Sony Vegas Tips & Tricks: Audio Compression and Editing
Posted Apr 9, 2009

This month, I want to continue our series of Sony Vegas tutorials with some additional audio tips plus information on compression, the audio utilities found in UltimateS Pro (US Pro), and the best way to prepare audio files for use in its disc-authoring companion program, DVD Architect.

Audio Compression Basics
An audio compressor reduces the dynamic range of your audio. It makes the really loud parts a bit softer and the really soft parts a bit louder. It “compresses” the peaks and valleys so that everything is more even.

When used properly, audio compression can really help a voice-over consistently stand out from the background or give a bass guitar “punch” in the mix of a song. As with almost all effects, you should use compression sparingly. Use just enough to achieve the desired effect; too much compression will probably make the audio sound like it’s “pumping” or “breathing.” Also, be aware that if you have background noise on a track, compression may make the noise louder. You may want to perform noise reduction (as described in the February 2009 Sony Vegas Tips & Tricks) prior to adding compression.

Compression ratios are described as “2 to 1” or “10 to 1” and written as 2:1 or 10:1. A 2:1 audio compression ratio means that for every 2 decibels of input, the compressor will output 1 decibel. The threshold indicates when the compression begins to take effect.

A compressor (Figure 1, below) is one of the three FX present in all audio tracks by default. To use a compressor on an audio track in Vegas, do the following:
1. Select and Loop a section of audio in the audio track.
2. Click on the Track FX button of your audio track. This brings up the Audio FX chain.
3. Choose the Compressor whose check box should be checked by default.

Figure 1: The Sony Vegas audio plug-in

Compression for Voiceovers
For voiceovers, a setting of 2:1 or 3:1 is good to start with. If you’ve installed an add-on such as US  Pro, you will have even more presets to choose from, and you can always tweak the settings and save your own reusable presets.

Play back the looped selection so you can hear how the compression affects the audio in real time. It may help to solo the track you are working on (by clicking the exclamation point on the track header) to get the settings right, and be sure to listen to it mixed with the other audio tracks for a true representation of the sound. Oftentimes, you can apply compression and then raise the overall volume of the entire track to help set it apart from the background (Figure 2, below).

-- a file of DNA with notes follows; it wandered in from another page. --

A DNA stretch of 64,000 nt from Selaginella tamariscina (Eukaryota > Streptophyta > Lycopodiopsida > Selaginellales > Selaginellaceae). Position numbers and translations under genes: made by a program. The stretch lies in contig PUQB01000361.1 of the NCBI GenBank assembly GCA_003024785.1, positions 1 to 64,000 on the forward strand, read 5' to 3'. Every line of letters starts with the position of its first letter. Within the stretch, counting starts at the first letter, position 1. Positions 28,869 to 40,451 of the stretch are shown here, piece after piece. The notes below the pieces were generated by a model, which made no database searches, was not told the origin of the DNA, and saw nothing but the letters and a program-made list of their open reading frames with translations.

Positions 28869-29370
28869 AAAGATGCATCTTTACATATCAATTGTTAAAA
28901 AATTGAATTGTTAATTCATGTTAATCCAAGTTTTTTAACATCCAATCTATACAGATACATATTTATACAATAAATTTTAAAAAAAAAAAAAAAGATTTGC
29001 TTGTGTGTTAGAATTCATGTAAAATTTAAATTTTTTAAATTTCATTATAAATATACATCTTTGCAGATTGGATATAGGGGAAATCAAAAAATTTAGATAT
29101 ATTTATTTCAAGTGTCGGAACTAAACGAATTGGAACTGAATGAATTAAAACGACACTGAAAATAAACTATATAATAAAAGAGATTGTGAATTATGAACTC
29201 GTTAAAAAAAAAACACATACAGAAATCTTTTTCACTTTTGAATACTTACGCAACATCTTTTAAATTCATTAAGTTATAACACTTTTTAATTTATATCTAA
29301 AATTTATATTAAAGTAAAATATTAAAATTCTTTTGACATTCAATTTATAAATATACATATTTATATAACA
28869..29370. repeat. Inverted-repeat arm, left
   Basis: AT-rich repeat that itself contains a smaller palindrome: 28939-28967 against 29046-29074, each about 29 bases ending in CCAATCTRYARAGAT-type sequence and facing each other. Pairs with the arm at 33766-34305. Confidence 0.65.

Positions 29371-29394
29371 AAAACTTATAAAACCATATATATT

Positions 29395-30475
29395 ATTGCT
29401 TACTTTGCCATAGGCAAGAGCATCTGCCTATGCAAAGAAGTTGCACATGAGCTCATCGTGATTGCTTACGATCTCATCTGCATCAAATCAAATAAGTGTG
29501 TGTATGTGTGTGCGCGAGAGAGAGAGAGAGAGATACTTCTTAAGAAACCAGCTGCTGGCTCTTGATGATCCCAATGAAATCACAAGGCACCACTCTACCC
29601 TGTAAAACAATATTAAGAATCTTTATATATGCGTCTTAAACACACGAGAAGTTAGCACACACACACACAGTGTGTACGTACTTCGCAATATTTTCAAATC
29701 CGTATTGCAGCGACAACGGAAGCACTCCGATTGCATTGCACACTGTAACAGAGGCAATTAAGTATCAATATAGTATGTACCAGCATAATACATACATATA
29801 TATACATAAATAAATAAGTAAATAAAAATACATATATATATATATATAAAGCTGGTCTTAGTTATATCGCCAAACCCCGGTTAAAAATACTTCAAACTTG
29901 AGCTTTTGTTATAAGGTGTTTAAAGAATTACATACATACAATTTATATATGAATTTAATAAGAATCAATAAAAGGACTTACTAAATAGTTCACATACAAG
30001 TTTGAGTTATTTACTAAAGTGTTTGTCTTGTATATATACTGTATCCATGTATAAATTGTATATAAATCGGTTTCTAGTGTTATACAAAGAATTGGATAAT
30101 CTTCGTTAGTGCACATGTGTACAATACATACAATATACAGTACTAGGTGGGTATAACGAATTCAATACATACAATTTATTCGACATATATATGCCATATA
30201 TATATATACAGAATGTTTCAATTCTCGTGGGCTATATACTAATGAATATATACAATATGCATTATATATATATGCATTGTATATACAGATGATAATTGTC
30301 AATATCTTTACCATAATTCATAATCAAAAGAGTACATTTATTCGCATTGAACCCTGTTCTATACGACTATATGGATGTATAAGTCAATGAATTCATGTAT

You can increase the overall volume of a track once compression has been applied.

Rendering AC-3 Files for DVD Architect
Here’s an audio tip for encoding files in Vegas for use in Sony DVD Architect. You always want to encode two separate files: one MPEG-2 file for video and one AC-3 file for audio. For some reason, Sony continues to ship the AC-3 encoder set to defaults that will alter the audio levels. Many users don’t know this. So they wonder why their audio sounds and meters fine in Vegas but is too loud once they’ve prepared and burned their DVD in DVD Architect. Here’s all you need to do to create a custom template to use anytime you encode AC-3 audio (Figure 3, below):

1. Choose File > Render As.
2. Choose Dolby Digital AC-3 Pro. Default Template should be selected.
3. Click Custom. On the Audio Service tab, and set Dialog Normalization to -31 dB.
4. Click the Preprocessing tab. Set both Line mode profile and RF profile to None.
5. Save this new custom preset by typing a new name directly over the Default Template name and clicking the disk icon to save it.

Figure 3: Creating a custom template for encoding AC-3 audio in Vegas

Using these settings will prevent the AC-3 encoder from changing your audio levels from what you hear while you’re editing in Vegas.

UltimateS Pro Audio Tips
Do you want to instantly make your voiceovers sound better? UltimateS Pro 4 (Figure 4, below) is the latest version of the highly popular scripting tool from VASST.com. I am such a fan of this Vegas add-on that I can’t pretend to be neutral about it. It contains 15 tabs chock-full of useful stuff, but right now we’re talking about audio. US Pro makes getting a “good” audio sound as easy as a couple of clicks. Vegas has chained together a series of custom presets as well as incorporated an audio engine from iZotope. Here’s what we do to every groom or officiant mic we record with:
1. Select the track or tracks containing the audio (from a mic’d groom, for instance).
2. Click on the UltimateS Pro 4 tab. Users of older versions of UltimateS will open the tool from the scripting menu.
3. Click Enable Audio FX and choose the preset Male Voice Over. Click Apply.

Figure 4: UltimateS Pro 4

That’s all there is to it. US Pro puts custom compression and EQ curves on your selected tracks. There are other presets to choose too, but Male Voice Over and Female Voice Over get used an awful lot in our shop.

UltimateS Pro 4 includes literally hundreds of useful scripts and tools covering all areas of Vegas; this is just one of my most-used audio tips.

That’s all for this month. Thank you for reading and thanks to those of you who have emailed with questions or comments just letting me know you like the columns. I’ll see you in Vegas!

David McKnight (david at mcknightvideo.com) is half of McKnight Video of Houston. He is vice president of the Houston Professional Videographers Association, has Sony Vegas and HDV certification, is the technical editor of Vegas Pro 8 Editing Workshop (Focal Press), and is a contributor to TheFullHD Book (VASST). He and his wife, Christie, are winners of multiple HPVA awards.